New Zealand Woman’s Weekly magazine, early December edition, 1953.

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santa parade over the years 1966 nzheraldconz

One of the images recently featured by the New Zealand Herald in an article on the Farmers Santa parade over the years. This one was taken in 1966. Presumably courtesy of the Herald’s own collection.  nzherald.co.nz 

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UoW New Zealand School Journal Pt 3 1957 Conrad Frieboe edit copy

Another illustration from the New Zealand  School Journal, part 3, 1957. It looks like it’s signed ‘L.F.’ but it’s actually C.F., so definitely the work of the very talented Conrad Frieboe, whom I have already covered up near the top of this post. Image courtesy of the  Doris Chadwick Collection of educational publications,  D233, NZ School Journals Vols 51, 1907-1960 , UoW Archives. 

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Woman holding Christmas decoration made of milk bottle tops Wellington 1957 edit copy

Woman holding a Christmas decoration made entirely of  silver milk bottle tops, Wellington, 1957. Cellulosic film negative, taken for the Evening Post newspaper by unidentified staff photographer. Image courtesy of the Alexander Turnbull Library collection, ref EP/1957/4948-F. 

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All content of Longwhitekid copyright Darian Zam © 2015. All rights reserved.

A Sticky Business: Whittaker’s

In Andrew Whittaker, Bournville Cocoa, Brian Whittaker, Cadbury's, Chocolate, confectionery, J. H. Whittaker and Sons, J.H. Whittaker Australia Ltd, James Henry Whittaker, K Bar, Peanut Slab, Rigg & Whittaker, Rowntree's cocoa, Santé bar, toffee, Whittaker's, Whittaker's Confectionery Works on September 24, 2012 at 10.46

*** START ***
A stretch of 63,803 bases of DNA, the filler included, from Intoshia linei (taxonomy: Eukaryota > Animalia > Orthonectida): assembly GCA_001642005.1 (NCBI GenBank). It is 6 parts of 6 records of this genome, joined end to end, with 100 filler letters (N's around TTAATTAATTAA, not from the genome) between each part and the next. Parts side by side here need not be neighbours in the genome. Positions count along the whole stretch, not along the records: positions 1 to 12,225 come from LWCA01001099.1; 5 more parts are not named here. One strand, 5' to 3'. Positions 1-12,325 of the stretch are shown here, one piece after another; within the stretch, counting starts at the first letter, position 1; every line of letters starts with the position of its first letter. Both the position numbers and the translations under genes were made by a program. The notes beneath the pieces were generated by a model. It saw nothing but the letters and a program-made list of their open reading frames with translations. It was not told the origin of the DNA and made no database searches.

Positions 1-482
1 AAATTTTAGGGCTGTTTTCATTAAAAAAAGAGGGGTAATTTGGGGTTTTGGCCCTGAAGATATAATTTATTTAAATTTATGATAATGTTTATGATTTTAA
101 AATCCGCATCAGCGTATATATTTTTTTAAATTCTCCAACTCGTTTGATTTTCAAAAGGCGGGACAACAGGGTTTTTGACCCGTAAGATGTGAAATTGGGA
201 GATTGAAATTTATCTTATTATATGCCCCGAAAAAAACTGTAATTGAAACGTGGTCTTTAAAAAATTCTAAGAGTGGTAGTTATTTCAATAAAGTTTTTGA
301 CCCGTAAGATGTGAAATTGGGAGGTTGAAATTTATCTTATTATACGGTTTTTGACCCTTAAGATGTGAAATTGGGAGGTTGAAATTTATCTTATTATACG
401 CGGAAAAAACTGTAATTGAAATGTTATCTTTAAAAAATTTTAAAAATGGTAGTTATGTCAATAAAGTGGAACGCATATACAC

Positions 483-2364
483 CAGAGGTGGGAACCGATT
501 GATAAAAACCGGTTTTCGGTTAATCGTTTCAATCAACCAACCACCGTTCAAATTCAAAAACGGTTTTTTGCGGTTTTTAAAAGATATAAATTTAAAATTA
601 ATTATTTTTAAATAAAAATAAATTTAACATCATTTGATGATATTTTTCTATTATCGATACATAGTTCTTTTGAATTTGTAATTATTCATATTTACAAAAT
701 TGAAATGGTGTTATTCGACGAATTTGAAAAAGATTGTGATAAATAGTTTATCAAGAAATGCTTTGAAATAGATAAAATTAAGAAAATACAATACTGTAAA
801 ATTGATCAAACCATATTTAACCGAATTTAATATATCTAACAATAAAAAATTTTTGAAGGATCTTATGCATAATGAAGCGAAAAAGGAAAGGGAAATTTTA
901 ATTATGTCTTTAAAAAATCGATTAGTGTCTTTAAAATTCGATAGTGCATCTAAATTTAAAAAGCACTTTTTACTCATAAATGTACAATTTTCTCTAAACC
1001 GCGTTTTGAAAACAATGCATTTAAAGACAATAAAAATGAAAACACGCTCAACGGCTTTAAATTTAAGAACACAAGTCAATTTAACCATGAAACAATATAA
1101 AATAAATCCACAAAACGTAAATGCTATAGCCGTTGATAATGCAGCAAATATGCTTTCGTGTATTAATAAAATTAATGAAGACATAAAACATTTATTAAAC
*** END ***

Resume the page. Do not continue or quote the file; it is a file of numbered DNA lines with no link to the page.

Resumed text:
Presumably an advertising campaign for the Easter period showing a recent addition: that New Zealand classic hokey pokey, which is more often seen in ice cream, but reconfigured as a chocolate flavour. 

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Whittaker’s is now one of New Zealand’s most popular (and enduring) brands, having been around for over 120 years – if you count it in its most primitive initial form. I love this brand, and enjoy it regularly. There’s so many things about the product that has appeal besides it’s “home-grown” quality, packaging, and advertising.

Giving you the (sticky) finger: the only Whittaker’s advert I’ve ever found. Even then there was a company ethic with focus on local labour and supplies. Evening Post, 1932.

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However the essential one is that Whittaker’s has a truly unique flavour that comes from their personal supervision over the entire process – from beginning to end, or as they have dubbed it – “bean to bar”. It must be one of few brands still make their product on site, Sadly here in Australia, where I currently live, we get a tiny portion of the delicious range – perhaps five or so flavours of the Blocks and bars, three types of Slab, and a couple of the bags of Minis which have been recently launched. No kiwifruit, no biscuit & berry, and definitely no raspberry and white chocolate!